The crafting of such a message is done in software and we will see how. First lets see if our CC3200 can talk to the broker.

Step 6: MQTT on CC3200

Since our CC3200 already connects to the router, we should be able to connect to anything. My starting point for new projects is the demo code for the OOB which is provided by TI. It is the simplest way to get up and running in a jiffy. There is a wonderful video tutorial by kartben sir on the subject of running MQTT on the CC3200 and here are the blog posts.
Connect the CC3200 to the Internet of Things with MQTT and Paho embedded C client – Part 1
Connect the CC3200 to the Internet of Things with MQTT and Paho embedded C client – Part 2
Once you are done, you should have an MQTT enabled CC3200 transmitting the temperature. Cool now what? For the Forget Me Not Challenge, I used the CC3200 to read an ADC and then send that data to another topic. Lets see how to do that…

Step 7: Reading a Frequency and sending it via MQTT

By now you have figured out that the CC3200 is running an RTOS and everything happens in Tasks. So we will start by writing our own task and extend the capability of the system. I am going to setup the CC3200 so that it will measure a frequency of a signal and send that data over MQTT. I used this technique in the forget me not challenge to measure rainfall in a tipping bucket sensor. We will be using timers hence this should be fun. (http://www.element14.com/community/community/design-challenges/forget-me-not/blog/2014/10/20/forgetwhat-a-met-system-update-experiments-with-paho)

The first thing to do is to find out which pin I can use. The infographic by shabaz sir is very helpful.

A quick look at the datasheet and…

Its clear I can use TimerA0. Using the PinMux Utility, I can easily generate the desired code. Here is what I did…

a> Adding to main
In the main.c, in the void main() function, I added the following lines…

// Configure the pinmux settings for the peripherals exercised


// Configure TimerA0

// Register timer interrupt hander

// Configure the timer in edge count mode

// Set the prescaller

// Set the detection edge

// Set the reload value
MAP_TimerLoadSet(TIMERA2_BASE, TIMER_A, 0xffffff);

// Enable capture event interrupt

// Enable Timer

That configures the timer a and connects the Capture mode input to Pin P04 which is on J1(left side).

b> Add the handellers
Add the following functions to the main.c file

//! TimerA0 interrupt handler
void TimerA0IntHandler( void )
if(g_change == 1)
GPIOPinWrite(SIG_PORT, SIG_PIN, 0x00);

g_change ^= 1;

//! TimerA0 and pin_61 Initialization
void TimerA0Init()

// Configure PIN_61 for GPIOOutput
MAP_PinTypeGPIO(PIN_61, PIN_MODE_0, false);

// Configure TimerA0
Timer_IF_IntSetup(TIMERA0_BASE, TIMER_A, TimerA0IntHandler);


The handler function takes care of measuring frequency in the Background. Nice!

c> Add our task

Next I need to add my own little task… create a copy of the MQTTTask Function OR simply use the code below.

static void MQTTTaskRain(void *pvParameters){
// Now connected

MQTTPacket_connectData data = MQTTPacket_connectData_initializer;

unsigned char buf[200];
MQTTString topicString = MQTTString_initializer;

char cTemp = (char) g_ulFreq;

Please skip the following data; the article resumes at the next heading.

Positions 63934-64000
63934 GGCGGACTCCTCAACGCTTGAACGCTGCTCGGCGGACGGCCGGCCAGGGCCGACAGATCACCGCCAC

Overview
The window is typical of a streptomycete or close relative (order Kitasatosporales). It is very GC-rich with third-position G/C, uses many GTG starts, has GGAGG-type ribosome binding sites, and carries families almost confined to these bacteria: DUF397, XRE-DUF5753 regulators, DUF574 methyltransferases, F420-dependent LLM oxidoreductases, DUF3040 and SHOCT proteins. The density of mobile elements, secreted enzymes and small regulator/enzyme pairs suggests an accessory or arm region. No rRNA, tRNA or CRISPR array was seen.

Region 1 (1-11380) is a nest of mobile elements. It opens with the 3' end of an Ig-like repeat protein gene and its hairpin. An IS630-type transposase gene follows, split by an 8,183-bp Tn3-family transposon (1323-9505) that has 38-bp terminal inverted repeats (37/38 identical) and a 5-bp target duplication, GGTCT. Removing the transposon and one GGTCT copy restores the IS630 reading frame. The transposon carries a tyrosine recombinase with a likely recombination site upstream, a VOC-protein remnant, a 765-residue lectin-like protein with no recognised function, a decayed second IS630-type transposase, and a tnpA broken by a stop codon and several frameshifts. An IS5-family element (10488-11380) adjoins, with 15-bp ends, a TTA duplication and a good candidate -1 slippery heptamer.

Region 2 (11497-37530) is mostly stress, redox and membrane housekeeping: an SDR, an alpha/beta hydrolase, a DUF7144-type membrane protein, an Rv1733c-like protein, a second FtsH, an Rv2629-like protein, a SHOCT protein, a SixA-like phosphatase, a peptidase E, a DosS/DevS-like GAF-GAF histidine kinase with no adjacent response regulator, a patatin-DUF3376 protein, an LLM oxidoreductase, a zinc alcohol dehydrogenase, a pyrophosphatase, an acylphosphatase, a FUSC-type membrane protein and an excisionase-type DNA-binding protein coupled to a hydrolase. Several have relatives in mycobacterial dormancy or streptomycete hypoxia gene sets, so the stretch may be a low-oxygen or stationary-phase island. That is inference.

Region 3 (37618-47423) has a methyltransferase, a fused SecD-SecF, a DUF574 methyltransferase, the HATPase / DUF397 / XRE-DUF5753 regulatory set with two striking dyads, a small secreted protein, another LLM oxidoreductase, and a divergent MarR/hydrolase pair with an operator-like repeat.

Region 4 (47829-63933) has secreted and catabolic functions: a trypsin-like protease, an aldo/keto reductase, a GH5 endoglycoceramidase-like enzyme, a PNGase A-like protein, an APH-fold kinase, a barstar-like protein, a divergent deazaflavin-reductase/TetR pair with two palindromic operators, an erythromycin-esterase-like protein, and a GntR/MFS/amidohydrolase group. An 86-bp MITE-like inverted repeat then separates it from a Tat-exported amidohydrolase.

char payload[20];
memset(payload, '\0', sizeof(payload));
short sTempLen = itoa(cTemp, payload);
int payloadlen = strlen(payload);
int buflen = sizeof(buf);

data.clientID.cstring = "me";
data.keepAliveInterval = 20;
data.cleansession = 1;
int len = MQTTSerialize_connect(buf, buflen, &data); /* 1 */

topicString.cstring = "/forgetwhat/cc3200/rain";
len += MQTTSerialize_publish(buf + len, buflen - len, 0, 0, 0, 0, topicString, (unsigned char*)payload, payloadlen); /* 2 */

len += MQTTSerialize_disconnect(buf + len, buflen - len); /* 3 */

int mysock = sl_Socket(SL_AF_INET, SL_SOCK_STREAM, 0 );
SlSockAddrIn_t addr;
addr.sin_family= SL_AF_INET;
addr.sin_port = sl_Htons(1883);
addr.sin_addr.s_addr= sl_Htonl(0xC6291EF1);
sl_Connect(mysock, (SlSockAddr_t*)&addr, sizeof(addr));

// rc = Socket_new("", 1883, &mysock);
sl_Send(mysock, buf, len, NULL);

// rc = write(mysock, buf, len);
// rc = close(mysock);


d> Add the task to the OS

The last thing to do is add the newly made task to the OS’s list of things to do. Simply add the following line to the main function.

osi_TaskCreate (MQTTTaskRain, ( signed char *)"OOBTask" ,OSI_STACK_SIZE, NULL, OOB_TASK_PRIORITY, NULL );

Done! Debug and let her rip! My box looked like this…

Step 8: Making things permanent

In order to retain this code, we need to program the flash. Step 8 of this tutorial by @shabaz sir has the correct instructions. http://www.element14.com/community/groups/internet-of-things/blog/2014/10/19/cc3200-internet-on-a-chip-getting-started-guide-part-2

Step 9: Experiment!

You have the basics, so now its time to move to more advanced stuff. The above link has info on how to configure I2C with the CC3200 and control an LCD which I have experimented with in a previous post.


I tried to curate the information of the best and put my little something into it as well. In the next post, I will be displaying the temperature data on the LCD as well as sending it to the Sierra Wireless Cloud and configuring the service to work with the CC3200.

Till then, happy CC3200


3 thoughts on “A guide to the CC3200

Add yours

  1. Great post! Very helpful to learn about TI CC3200 from your experience.
    Any experience using Energia IDE to do same things?
    I am having trouble connecting the C environment code with Energia environment.

    1. Well it requires a professional PCB designer to work out the layout and the rest should be basically the same. Beware of the silicon versions though since revisions have different effect on the supporting libraries etc.